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A visitor browses artwork on display at the ;Escape from the SEA' exhibition held at the National Visual Arts Gallery in Kuala Lumpur March 15, 2017. — Picture by Yusot Mat IsaA visitor browses artwork on display at the ;Escape from the SEA' exhibition held at the National Visual Arts Gallery in Kuala Lumpur March 15, 2017. — Picture by Yusot Mat IsaKUALA LUMPUR, March 16 ― The recent removal of Sabah collective Pangrok Sulap’s artwork from an international exhibition last month has incensed several artists, especially following allegations that it was the result of a complaint from “high-up.”

Up until now the identity of the complainant remains unconfirmed, and some in the arts community see the move by Escape from the SEA exhibition organiser Japan Foundation Kuala Lumpur (JFKL) as “censorship”.

“There is nothing uglier than a vengeful Malaysian who, usually for selfish personal political opportunism, reports a fellow Malaysian to authorities when that fellow Malaysian has done nothing wrong but exercised their constitutionally guaranteed rights. No one likes a snitch,” Kota Kinabalu-born photomedia artist Yee I-Lann told Malay Mail Online.

In a public Facebook post on Tuesday, local artist Sharon Chin labelled the move as “self-censorship”, a complex act she described as “violence internalised as a result of power used to create fear.”

“Our society is poisoned by a culture in which individuals appeal to state power to intervene on their behalf,” Chin said.

So why did JFKL take it down?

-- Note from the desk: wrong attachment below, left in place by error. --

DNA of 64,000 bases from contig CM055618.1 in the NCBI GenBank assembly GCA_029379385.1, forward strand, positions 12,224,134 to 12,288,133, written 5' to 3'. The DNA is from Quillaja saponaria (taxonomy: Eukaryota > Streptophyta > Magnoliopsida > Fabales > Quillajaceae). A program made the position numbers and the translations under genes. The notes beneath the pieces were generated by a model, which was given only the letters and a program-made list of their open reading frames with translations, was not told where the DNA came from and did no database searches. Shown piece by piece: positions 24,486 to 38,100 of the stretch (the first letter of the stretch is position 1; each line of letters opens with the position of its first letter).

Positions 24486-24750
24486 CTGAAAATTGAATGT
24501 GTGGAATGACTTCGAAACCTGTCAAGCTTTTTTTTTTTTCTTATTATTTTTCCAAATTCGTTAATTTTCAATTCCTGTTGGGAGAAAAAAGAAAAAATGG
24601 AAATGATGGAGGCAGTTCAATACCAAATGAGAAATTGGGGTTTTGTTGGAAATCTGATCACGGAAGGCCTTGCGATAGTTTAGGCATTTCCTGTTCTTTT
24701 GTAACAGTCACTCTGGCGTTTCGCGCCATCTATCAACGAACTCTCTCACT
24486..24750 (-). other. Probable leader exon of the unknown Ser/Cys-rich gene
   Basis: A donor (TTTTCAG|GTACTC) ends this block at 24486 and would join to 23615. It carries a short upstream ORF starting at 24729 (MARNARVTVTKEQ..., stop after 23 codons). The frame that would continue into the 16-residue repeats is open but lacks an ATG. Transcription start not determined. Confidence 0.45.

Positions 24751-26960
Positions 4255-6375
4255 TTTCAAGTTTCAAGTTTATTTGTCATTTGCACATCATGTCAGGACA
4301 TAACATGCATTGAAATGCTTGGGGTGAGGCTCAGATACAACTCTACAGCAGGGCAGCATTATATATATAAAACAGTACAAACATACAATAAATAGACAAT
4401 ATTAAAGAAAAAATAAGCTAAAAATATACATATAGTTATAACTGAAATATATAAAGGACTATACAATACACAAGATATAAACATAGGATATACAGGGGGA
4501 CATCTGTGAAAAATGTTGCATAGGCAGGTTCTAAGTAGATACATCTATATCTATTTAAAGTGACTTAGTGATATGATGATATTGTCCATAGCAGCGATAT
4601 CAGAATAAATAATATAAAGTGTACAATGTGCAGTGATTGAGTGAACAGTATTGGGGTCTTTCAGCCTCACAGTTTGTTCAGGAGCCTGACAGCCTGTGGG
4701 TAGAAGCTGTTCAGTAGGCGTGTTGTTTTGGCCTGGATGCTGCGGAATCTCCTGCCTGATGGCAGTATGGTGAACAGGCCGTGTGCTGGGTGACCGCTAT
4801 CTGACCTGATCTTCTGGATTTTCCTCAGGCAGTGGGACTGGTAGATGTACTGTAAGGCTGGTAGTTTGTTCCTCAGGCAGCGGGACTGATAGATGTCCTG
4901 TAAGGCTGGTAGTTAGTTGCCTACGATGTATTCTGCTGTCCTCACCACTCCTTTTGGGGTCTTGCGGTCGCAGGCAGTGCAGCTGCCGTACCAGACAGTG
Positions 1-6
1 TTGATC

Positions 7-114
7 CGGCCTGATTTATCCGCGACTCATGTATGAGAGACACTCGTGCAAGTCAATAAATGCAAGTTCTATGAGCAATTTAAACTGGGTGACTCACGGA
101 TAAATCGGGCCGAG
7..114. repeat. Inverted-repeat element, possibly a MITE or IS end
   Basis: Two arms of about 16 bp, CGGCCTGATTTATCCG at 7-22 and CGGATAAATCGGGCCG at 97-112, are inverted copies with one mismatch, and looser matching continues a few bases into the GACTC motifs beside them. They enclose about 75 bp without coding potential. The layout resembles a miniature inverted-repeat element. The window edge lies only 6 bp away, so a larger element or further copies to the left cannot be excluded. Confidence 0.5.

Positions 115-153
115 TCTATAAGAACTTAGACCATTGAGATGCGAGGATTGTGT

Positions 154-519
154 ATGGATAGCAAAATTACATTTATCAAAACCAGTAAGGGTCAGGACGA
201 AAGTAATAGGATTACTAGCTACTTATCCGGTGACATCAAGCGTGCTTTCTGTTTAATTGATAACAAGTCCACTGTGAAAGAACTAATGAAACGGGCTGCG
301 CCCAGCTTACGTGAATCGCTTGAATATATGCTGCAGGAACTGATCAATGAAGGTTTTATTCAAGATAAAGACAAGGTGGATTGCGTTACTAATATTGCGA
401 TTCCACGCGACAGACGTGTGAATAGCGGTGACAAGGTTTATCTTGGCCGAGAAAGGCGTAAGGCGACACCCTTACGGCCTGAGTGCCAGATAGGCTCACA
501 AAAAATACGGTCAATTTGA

The Pangrok Sulap piece titled “Sabah Tanah Air-Ku” was removed from the exhibition just two days after it opened on February 24. It was one of two large pieces simultaneously on display at the Art Printing Works space and the National Visual Arts Gallery (BSVN).

The group pulled out of the exhibition over the weekend to protest the censorship of their artwork, saying that it was “demotivational” to their craft. Their second piece was taken down from the BSVN on Monday morning.

Researcher Sze Ying Goh and Filipino academic Alice Sarmiento, two of the four co-curators of the exhibition, had on Monday published a timeline which aims to shed light on the events that led to the removal.

According to them, the first complaint against the artwork was received on the same day the exhibition opened. Following discussions with the artists, the curators decided on February 25 to deliberate on the matter pending a formal complaint letter from BSVN.

Local visual artist Yap Sau Bin, one of the two lead curators, told Malay Mail Online that JFKL then removed the artwork on February 26 even before any formal request was made.